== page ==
- Electrical installations must be inspected and tested prior to the start of a new tenancy from 1st July 2020.
- Checks must be carried out on any existing tenancies by 1st April 2021.
For additional information on landlord requires on electrical testing including PAT testing, visual inspections and electrical condition reports https://www.arla.co.uk/news/january-2020/electrical-safety-regulations-to-come-into-force.aspx
What are my responsibilities as the landlord of a property in England?
The Electrical Safety Standards in the Private Rented Sector (England) Regulations 2020 places a continuous duty on landlords in England to maintain their property to the electrical safety standards and to have evidence of this. This means your property must meet the 18th Edition of the Wiring Regulations and you must have a report that shows this from a qualified person.
My property was deemed safe during an inspection under the previous Wiring Regulations. Do I need to get a new EICR or perform works to bring the property up to the 18th Edition standards even if my property is safe?
Our previous guidance on this highlighted that the regulations as written could mean existing EICRs were not considered sufficient. We advised our members to wait for further guidance from the Government on this matter for clarity, as we were confident that this was not the intention of the regulations, and that we had contacted MHCLG to raise our concerns and clarify the matter.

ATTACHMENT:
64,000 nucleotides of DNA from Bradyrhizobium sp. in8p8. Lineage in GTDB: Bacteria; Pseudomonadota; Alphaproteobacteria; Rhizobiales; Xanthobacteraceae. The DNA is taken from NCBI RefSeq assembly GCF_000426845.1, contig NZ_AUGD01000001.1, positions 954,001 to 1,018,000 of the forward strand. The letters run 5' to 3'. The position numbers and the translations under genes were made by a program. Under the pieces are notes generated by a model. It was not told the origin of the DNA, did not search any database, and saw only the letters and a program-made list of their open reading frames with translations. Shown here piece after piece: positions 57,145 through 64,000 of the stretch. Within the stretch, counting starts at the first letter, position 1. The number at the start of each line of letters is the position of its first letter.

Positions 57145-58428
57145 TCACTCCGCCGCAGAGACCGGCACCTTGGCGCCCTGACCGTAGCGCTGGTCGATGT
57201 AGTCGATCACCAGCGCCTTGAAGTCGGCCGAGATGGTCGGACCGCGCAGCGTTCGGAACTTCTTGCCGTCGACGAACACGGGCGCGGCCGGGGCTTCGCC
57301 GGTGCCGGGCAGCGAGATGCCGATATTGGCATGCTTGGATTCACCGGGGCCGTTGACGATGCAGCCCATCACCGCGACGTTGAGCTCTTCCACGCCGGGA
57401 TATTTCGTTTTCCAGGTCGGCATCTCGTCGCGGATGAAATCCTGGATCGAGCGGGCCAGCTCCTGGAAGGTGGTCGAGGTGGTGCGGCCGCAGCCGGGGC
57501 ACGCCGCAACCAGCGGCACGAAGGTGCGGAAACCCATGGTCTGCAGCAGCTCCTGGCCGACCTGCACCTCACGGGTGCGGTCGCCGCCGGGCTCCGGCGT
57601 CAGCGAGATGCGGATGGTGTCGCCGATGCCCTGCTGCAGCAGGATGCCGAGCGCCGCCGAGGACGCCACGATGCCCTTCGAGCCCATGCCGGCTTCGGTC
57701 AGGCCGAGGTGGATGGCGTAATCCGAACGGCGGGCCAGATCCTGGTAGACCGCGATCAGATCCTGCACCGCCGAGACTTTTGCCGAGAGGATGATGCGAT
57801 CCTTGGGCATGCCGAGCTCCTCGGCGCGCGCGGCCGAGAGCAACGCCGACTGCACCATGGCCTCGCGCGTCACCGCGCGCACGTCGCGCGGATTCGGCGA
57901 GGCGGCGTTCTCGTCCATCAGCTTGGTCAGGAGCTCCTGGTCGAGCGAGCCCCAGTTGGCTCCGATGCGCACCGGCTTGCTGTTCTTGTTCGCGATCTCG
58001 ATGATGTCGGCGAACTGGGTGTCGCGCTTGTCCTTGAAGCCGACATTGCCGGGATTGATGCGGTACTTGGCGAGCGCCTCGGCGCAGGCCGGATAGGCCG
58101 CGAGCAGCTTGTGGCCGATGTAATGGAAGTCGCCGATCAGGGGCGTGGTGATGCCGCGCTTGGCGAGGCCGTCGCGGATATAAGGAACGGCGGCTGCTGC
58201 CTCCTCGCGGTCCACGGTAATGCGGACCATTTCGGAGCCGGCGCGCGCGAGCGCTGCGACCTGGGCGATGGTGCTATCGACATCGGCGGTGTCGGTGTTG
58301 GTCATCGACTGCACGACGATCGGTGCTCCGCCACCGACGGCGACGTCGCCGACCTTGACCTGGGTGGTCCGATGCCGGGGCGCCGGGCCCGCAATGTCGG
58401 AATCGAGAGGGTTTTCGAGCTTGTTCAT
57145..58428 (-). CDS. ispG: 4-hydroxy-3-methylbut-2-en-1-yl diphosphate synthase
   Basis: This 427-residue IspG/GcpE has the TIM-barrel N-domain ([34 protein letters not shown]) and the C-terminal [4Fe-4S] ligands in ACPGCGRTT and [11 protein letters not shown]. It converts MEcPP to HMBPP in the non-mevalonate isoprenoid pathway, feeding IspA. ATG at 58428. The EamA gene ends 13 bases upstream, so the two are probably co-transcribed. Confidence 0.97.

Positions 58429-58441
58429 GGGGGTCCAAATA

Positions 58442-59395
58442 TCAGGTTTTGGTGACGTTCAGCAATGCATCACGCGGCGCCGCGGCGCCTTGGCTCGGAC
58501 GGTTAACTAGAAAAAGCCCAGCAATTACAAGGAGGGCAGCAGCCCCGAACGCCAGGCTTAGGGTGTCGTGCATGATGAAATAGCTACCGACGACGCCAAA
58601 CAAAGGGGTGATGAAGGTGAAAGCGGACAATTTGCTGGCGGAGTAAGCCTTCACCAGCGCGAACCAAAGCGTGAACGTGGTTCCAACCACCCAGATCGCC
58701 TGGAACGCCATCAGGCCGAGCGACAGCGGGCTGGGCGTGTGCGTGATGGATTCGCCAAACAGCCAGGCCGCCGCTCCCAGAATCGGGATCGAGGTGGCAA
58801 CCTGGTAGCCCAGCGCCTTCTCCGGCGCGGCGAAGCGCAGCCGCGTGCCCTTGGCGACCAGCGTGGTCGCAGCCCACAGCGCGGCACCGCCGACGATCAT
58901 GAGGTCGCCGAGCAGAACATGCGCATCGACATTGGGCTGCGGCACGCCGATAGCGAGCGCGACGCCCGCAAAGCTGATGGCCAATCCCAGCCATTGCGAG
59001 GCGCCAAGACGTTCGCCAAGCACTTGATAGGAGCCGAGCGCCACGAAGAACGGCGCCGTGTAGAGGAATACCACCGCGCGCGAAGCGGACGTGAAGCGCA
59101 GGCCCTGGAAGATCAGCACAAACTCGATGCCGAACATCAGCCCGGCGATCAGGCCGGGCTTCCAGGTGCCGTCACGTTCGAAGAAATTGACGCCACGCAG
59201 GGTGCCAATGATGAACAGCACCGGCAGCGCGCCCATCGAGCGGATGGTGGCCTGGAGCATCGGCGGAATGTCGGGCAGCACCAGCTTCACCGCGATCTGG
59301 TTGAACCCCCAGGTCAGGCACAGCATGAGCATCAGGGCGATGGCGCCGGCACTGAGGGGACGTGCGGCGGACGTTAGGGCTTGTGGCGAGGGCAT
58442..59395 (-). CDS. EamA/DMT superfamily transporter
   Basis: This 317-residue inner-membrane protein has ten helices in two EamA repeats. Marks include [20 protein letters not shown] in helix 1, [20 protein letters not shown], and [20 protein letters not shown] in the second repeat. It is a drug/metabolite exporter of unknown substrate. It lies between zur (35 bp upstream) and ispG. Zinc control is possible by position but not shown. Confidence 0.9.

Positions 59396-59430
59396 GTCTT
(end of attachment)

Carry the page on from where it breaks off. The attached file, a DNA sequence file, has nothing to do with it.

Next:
What are my responsibilities as a landlord of a property in Wales?
As a general rule, landlords are expected to provide a safe property at the start and throughout their tenancy. This includes making sure the wiring, fuse boxes, etc are not dangerous. As such, for all landlords a regular visual inspection of the property to identify any potential issues with the electrical system is always a good idea.
If you fail to do this, and a problem arises in the property, then you may be considered negligent if the tenants are harmed or suffer damage to their own goods.
In addition, if you have a house in multiple occupation (HMO) you are required to have an electrical installation condition report (EICR) performed every 5 years. It is also recommended for properties that are not HMOs but it is not a legal requirement.
The Government has now published this guidance.
It confirms that EICRs performed prior to the 18th Edition but less than five years old will be considered valid for the purposes of this regulation.
In addition to this the guidance is clear that further work will only be required where the inspection demands further remedial or investigative work. If the certificate only recommends improvements (classification code C3) this is considered best practice but not a requirement.
When do I need to have an inspection performed by?
If you are renting out a property in England and the tenancy was entered into on or after the regulations came into force (1 June 2020), then from 1 July 2020 you will be required to have an electrical inspection and a report on the condition of the property (EICR) performed by a qualified person.